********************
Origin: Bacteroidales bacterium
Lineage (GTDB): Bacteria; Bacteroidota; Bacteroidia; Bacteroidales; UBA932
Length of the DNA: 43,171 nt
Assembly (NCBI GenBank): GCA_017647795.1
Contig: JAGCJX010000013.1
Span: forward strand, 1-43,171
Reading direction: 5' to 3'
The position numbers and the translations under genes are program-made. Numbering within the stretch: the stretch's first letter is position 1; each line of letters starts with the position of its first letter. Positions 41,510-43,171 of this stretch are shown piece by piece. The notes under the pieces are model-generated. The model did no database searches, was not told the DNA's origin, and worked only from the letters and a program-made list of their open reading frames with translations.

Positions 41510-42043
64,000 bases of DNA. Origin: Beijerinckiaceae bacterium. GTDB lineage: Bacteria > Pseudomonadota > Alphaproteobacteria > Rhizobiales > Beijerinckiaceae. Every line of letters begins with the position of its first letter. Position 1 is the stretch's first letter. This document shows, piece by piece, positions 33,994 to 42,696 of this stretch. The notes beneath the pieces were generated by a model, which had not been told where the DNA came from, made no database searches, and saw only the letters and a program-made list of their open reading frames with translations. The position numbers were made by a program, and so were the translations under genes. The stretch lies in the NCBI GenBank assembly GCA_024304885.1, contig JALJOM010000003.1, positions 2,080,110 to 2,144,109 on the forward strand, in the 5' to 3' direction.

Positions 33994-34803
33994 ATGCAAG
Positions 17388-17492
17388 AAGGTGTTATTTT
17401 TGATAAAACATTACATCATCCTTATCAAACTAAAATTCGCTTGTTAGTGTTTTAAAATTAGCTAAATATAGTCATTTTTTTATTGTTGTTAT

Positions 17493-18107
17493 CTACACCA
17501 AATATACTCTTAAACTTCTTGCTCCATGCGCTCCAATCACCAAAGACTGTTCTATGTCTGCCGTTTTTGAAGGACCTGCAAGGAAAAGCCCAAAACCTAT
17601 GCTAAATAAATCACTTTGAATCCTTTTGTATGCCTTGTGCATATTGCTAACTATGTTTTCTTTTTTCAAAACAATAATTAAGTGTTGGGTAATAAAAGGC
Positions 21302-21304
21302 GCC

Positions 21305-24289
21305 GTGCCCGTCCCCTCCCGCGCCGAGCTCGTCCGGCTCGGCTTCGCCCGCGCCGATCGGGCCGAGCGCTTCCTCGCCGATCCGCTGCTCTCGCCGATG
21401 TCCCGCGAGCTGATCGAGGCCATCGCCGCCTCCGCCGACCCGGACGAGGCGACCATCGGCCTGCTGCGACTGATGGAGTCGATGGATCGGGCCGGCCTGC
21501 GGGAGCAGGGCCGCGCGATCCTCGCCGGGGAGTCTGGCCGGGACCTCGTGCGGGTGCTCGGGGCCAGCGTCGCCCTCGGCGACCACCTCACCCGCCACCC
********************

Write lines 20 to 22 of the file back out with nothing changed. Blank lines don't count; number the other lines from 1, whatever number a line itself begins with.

Positions 21302-21304
21302 GCC

Positions 21305-24289